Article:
You, see, this season of my life feels just that way. I am surrounded by a hedge of prickly thorns that stick me no matter which way I turn. There are just too many problems right now. I feel like I am constantly putting out fires.

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And putting out each fire takes time and energy, stealing my joy and peace and stamina and, sometimes, hope. But, what if I had the balance and fortitude of a little bird that perches, oh so nonchalantly, on that branch of thorns, impervious to the pricks and sticks, enjoying life?

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And, I found that I can navigate the sharp points of the thorny hedge, if I keep my head on straight and my heart on target. This morning I took the time to really pray, to listen to God rather than just listing things that I want or think I need. And today has been easier. The thorns haven’t brought blood (or tears) as they so often do. Because the answer is not found in my strength to fight the thorns, to escape the darkness. The strength must come from God.

I’m reminded of the fairy tale castles cursed by the wicked witch and surrounded by an impenetrable wall of thorns. Impenetrable until the prince comes with his gleaming sword and hacks powerfully through the hedge with magical powers, climbing ever upward until suddenly the shining castle comes into view, made new by the power of true love.

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All I have to do is connect with that power, God’s true love for me. No the hedge does not magically disappear, but the thorns lose their power to hurt, because I am clothed with the reassurance that God cares for my hurt and has a plan for all this to somehow work out.

One day I will see clearly what all this has brought about, how I’ve grown, the things I’ve learned, as I have persevered with God’s unfailing watchcare.

And I will be, once again, free of the hedge of thorns.

Hear my heart. . .

Yesterday I heard a song (while I was driving my grandson’s truck to be serviced—can you believe I would do that?) that really spoke to my heart. Because it reminded me that it’s ok to just be quiet before God. Especially when we’re hurting. And that’s where I was yesterday morning. Trying to go through the motions of “quiet time” that sometimes becomes “busy time.” “Get it done and check it off the list” time. C’mon, you’ve been there once or twice. And I was just hurting and empty and confused.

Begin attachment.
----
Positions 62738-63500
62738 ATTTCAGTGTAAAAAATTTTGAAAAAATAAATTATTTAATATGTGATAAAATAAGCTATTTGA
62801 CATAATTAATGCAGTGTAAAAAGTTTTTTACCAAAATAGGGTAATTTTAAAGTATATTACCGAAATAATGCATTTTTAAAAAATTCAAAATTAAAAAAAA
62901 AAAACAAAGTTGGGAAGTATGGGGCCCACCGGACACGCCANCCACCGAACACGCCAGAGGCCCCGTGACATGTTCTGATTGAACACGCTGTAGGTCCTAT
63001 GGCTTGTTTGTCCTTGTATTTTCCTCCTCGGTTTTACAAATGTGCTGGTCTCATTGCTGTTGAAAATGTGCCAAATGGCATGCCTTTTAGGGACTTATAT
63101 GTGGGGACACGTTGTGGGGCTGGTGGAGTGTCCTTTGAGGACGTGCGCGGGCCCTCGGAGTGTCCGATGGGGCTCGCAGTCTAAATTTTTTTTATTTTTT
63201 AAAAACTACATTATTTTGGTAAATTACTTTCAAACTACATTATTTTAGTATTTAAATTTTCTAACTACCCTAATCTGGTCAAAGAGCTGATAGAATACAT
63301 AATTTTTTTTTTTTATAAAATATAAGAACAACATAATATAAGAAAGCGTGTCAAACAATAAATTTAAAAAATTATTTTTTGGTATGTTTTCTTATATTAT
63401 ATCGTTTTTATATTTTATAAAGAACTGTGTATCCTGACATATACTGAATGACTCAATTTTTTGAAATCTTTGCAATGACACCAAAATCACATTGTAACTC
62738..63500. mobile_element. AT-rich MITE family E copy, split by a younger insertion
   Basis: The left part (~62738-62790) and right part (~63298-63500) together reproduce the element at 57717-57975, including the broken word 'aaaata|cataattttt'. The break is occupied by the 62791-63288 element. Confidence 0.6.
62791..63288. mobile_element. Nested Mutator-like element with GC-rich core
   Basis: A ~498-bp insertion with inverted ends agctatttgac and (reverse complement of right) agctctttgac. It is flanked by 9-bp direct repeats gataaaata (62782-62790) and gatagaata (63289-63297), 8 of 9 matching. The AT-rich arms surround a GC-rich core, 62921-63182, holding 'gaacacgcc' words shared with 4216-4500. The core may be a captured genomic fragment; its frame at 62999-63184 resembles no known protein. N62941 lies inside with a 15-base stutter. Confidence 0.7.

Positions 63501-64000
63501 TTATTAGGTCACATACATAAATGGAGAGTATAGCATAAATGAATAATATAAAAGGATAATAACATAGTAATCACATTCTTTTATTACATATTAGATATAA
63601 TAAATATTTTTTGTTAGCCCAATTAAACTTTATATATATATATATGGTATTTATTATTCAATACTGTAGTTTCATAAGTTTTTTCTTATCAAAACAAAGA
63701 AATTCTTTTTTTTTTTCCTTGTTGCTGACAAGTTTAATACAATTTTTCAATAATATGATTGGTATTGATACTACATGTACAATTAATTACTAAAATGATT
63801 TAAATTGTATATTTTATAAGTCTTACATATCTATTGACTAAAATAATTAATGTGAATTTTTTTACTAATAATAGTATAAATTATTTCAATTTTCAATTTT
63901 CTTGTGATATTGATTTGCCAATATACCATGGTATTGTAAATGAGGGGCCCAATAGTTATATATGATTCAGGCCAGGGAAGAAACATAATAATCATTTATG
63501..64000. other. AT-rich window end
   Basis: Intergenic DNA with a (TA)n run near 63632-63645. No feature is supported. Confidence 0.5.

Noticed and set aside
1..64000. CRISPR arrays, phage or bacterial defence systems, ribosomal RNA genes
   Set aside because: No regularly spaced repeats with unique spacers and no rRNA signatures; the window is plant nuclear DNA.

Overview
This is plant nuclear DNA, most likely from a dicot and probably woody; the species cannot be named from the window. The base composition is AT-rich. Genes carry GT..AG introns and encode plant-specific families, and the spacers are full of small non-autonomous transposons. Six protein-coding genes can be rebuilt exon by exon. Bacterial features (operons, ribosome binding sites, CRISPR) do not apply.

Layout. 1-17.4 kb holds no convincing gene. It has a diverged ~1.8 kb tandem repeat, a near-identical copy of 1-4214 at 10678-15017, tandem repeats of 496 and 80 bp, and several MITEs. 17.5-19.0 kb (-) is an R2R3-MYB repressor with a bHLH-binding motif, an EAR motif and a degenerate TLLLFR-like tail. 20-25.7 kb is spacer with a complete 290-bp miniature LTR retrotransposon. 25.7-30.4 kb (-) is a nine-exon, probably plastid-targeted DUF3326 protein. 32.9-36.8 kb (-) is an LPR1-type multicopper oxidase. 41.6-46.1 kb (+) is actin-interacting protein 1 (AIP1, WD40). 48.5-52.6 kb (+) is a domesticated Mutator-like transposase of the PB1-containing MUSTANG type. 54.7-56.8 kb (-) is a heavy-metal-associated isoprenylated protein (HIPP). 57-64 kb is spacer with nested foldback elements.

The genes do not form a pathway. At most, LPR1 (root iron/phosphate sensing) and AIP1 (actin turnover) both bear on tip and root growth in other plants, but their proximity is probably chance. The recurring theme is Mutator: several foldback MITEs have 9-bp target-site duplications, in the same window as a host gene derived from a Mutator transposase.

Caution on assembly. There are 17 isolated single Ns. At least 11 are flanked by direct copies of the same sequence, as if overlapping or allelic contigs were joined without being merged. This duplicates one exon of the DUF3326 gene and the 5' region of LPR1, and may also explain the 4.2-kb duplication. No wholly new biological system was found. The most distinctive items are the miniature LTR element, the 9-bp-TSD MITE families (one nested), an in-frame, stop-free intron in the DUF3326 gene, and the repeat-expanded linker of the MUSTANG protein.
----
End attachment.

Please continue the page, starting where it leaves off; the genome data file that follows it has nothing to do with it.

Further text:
You see, my mama is ready to die. She tells me she prays everyday that she will be freed from this physical body and its pain. She’s even been angry with God because “He’s not answering my prayers anymore.” And I, in my nurse self, am trying to figure out what to do.

The idea that I should just be quiet so God can hear my heart is Biblical. Because one of my favorite passages in Romans, chapter eight, includes verse 26. It says that the “groanings” of my spirit are made intelligible to God by his Holy Spirit.

Likewise the Spirit helps us in our weakness. For we do not know what to pray for as we ought, but the Spirit himself intercedes for us with groanings too deep for words. Romans 8:26 ESV

The song goes on to say that even when we are singing praises to God in worship, no matter how fervently and passionately and sincerely we sing, that we should be asking God to, once again, hear our hearts. Because our mere words can never do justice to Him.

I usually write my prayers. But yesterday morning the written part was of the “help me, help me; thank you, thank you” variety. But, as always, in God’s awesome omnipresence, He was there, listening to my heart. And in His wisdom and mercy, He has provided an answer.

And I will praise Him for that, with my heart instead of my words.

A new world…….

April 1, 2019, the price of unleaded gasoline was two dollars and seventy cents. Look at it today. Did you ever imagine?

One year ago when we encountered family and friends in the south, we hugged. Even business aquaintances were generally met with a handshake. Some folks who were really germophobic (or carefree youths celebrating athletics or just life) might substitute a fist bump. Now we are mandated to keep a six (or ten) foot distance, and I saw today that COVID-19 can be detected in droplets twenty-seven feet away.

A year ago the economy was sound. Politics was controversial, as always. Maybe a little more so, but relatively consistent as far as party lines and liberal vs conservative lines and personalities go. The speaker of the House didn’t like the President and the aversion was mutual. Republicans thought Democrats were “out to get” President Trump, and Democrats thought Republicans were blind.

And look at us now. Gasoline almost half the price. The economy, they say, is now a “bear” market. I wasn’t sure about the derivation of this term. It made sense to think that things slow down, like a bear in hibernation. Or that personal losses in the market made people growl like a bear when they sensed their retirement money cycling down the drain. Wrong! It seems that bears attack with a downward swipe of their big bear paws, and, therefore, when the market slumps or goes down (like someone attacked by a bear–sorry, my black humor coming through) it is characterized as the aforementioned bear market.